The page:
As the film industry begins to heed criticisms from places like the “Oscars So White” movement, the advocacy of groups like We Need Diverse Books, with its mission to offer children more books that reflect them and their lives, is making waves in publishing too.
Over the past year, books written by people of colour and featuring multicultural characters made the New York Times young adult best-sellers list.
My research into diversity and literature — specifically representations of Muslims therein — indicates that this isn’t a passing trend. Racialized writers are being charged with writing their own narratives and consumers are indicating their desire to read them.
In fact, education researchers have long touted the benefits of using culturally relevant materials and lesson plans in North American classrooms to reflect a real student body. Students are diverse: they come from different races and religions; their orientations and genders vary. Their reading materials should reflect such diversity.
Teachers hoping to foster inclusivity and equitable practices in their classrooms realize that when schooling speaks to all, it can lead to more democratic spaces and, by extension, a more just society.
But culturally relevant materials are hard to find — not only because culture itself is a complex and nuanced entity but also because the materials themselves don’t typically exist in white mainstream platforms.
Muslim characters often portrayed as victims
Children’s stories either written by Muslim writers or featuring Muslim main characters are typically nonexistent or problematic in their representations of Muslim experiences.
This becomes a problem when it comes to creating a school curriculum that truly reflects our society. Materials available to upper/middle grade and high school English teachers generally reinforce negative stereotypes.
Take, for instance, The Breadwinner (Ellis, 2000), about an Afghan girl under the Taliban who has to dress up as a boy to support her family. It is frequently found on book lists in Canadian classrooms in an attempt to be inclusive. Yet putting the book on such lists misses the mark.
An analysis of the novel reveals its focus as primarily on the real or imagined plight of “othered” females. That is, this novel, along with others like it, divides the world into a typical “us” and “them” model, as defined in 1978 by cultural critic Edward Said. The novel ends up reinforcing the stereotype of Muslim girls as needing to be saved. Therefore, this is not an empowering narrative for young girls.
Plight narratives, such as the one in The Breadwinner, are problematic because they enact a “care ethic” that has been central to the project and history of schooling in the West. It reinforces colonial relations between colonizer and the “inferior,” colonized “other.” In other words, novels written about a “far away victim” that Western readers need to “save” isn’t a very authentic character representation of the everyday experiences for most young North Americans.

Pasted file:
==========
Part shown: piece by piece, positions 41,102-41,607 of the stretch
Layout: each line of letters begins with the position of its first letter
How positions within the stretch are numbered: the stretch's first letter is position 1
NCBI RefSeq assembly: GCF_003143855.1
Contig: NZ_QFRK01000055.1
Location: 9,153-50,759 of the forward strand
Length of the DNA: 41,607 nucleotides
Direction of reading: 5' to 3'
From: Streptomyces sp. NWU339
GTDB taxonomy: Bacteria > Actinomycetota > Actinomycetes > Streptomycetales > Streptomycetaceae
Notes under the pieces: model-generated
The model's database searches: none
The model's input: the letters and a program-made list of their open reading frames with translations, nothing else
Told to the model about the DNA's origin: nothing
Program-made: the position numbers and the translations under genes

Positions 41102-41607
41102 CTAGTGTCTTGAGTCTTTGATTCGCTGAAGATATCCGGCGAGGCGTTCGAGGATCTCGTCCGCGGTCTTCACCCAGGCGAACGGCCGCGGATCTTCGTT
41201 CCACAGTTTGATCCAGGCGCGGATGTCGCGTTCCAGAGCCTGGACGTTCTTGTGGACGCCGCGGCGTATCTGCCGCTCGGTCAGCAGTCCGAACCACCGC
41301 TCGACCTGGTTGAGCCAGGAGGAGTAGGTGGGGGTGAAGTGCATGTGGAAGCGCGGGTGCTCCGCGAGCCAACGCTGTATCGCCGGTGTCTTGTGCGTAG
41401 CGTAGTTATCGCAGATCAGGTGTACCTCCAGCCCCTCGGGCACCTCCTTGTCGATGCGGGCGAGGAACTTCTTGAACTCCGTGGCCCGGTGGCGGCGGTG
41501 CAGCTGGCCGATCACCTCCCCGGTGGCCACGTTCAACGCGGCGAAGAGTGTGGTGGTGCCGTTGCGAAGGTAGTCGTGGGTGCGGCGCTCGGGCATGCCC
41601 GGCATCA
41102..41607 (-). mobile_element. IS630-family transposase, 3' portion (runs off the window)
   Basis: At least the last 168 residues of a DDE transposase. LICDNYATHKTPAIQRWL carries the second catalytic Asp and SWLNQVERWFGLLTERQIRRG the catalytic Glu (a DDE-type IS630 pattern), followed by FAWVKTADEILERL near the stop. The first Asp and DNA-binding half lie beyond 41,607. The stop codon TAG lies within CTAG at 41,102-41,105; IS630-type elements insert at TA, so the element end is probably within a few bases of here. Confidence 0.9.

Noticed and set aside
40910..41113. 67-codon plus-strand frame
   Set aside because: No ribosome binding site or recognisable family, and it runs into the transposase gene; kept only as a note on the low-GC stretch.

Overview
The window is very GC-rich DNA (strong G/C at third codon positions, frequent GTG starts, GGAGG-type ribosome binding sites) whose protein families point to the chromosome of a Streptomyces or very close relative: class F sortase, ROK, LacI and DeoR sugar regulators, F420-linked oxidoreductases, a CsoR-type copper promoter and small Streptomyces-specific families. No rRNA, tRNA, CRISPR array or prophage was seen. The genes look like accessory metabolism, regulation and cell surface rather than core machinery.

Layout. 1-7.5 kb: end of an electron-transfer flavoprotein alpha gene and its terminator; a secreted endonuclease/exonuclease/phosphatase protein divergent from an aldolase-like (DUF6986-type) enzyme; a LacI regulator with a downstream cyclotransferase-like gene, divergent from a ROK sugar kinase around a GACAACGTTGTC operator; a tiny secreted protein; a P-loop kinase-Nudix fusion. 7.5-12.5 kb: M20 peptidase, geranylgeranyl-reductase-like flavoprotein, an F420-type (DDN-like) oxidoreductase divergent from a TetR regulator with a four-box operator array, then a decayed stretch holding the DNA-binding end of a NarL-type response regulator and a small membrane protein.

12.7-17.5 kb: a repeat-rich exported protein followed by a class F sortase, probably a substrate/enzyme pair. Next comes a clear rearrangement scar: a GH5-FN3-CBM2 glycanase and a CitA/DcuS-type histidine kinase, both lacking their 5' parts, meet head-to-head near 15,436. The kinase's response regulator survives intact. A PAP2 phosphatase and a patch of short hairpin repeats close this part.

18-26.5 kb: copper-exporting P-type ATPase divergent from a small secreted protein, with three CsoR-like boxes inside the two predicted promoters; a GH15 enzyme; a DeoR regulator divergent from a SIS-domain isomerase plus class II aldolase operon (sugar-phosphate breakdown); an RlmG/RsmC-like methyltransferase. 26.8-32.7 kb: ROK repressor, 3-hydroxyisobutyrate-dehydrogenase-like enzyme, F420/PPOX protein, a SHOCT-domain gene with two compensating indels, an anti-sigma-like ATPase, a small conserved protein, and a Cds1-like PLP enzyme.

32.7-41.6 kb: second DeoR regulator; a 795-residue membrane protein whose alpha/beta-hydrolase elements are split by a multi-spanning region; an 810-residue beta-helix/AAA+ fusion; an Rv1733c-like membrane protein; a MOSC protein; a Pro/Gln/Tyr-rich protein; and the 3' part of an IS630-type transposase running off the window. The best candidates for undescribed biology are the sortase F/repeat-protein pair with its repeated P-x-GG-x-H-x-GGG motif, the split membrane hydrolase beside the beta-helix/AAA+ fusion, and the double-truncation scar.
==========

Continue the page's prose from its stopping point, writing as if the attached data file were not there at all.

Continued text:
In my research interviews, some students report enjoying such literature but feeling confused abut the terrible representations of themselves as Muslim women. These are high level and confusing problems for middle-school children who are still forming their identities. Research shows that young people need to see themselves positively reflected in the books they read.
As well, my research into the responses of young Muslim women to 1000 Splendid Suns (Hosseini, 2007) — another novel about Afghan women treated badly — reveals a troubling trend: Muslim girls reading this novel in Grade 8 classrooms were disturbed by the book.
For example, a student in a Toronto-area school told me that, as someone who wears the hijab, references to the burqa in the novel and the inhumane oppression of Muslim women had her non-Muslim classmates feeling either pity for her or ridiculing her culture. The sad part, she said, was that the book was not at all true to her own experiences as a young Muslim woman in Canada. Instead of enhancing her classmates’ understanding of her, she felt the book contributed to her feelings of alienation.
An exciting solution: Salaam Reads and Saints and Misfits
So, what’s a well-intentioned teacher looking to incorporate culturally relevant and sustaining materials in her classrooms to do? In a time when Islamophobic and racist sentiments abound, how might teachers help to counter the negative and harmful rhetoric and real-life harm that’s being done?
Simon and Shuster’s “Salaam Reads” imprint is an exciting solution. Founded in 2016, it “aims to introduce readers of all faiths and backgrounds to a wide variety of Muslim children and families and offer Muslim kids an opportunity to see themselves reflected positively in published works.”
Saints and Misfits is its first contemporary offering. Published this spring, and written by Toronto-based author S.K. Ali, it is a good fit for educators looking for recommendations on what would be a good book to put on their syllabuses.
The book features the nuanced life, struggles, and joys of a Muslim main character. The main character, Janna, is a 15 year-old who loves Flannery O’Connor, photography and her black pashmina hijabs because it’s her “feel-good colour.”
On a personal level, this book took me back to many of my own experiences as a young woman growing up in Winnipeg’s Muslim community. More importantly, my 13-year-old daughter told me she would love to share it with non-Muslim peers in her literature circles at school.
I don’t mean to imply that Saints and Misfits is the one representative work for the experiences of all young Muslim women. But the book is an excellent choice. And the “Salaam Reads” imprint plans to publish eight other books for young readers featuring Muslim characters. It is a hopeful solution for teachers who endeavour to bring culturally relevant books into their classrooms.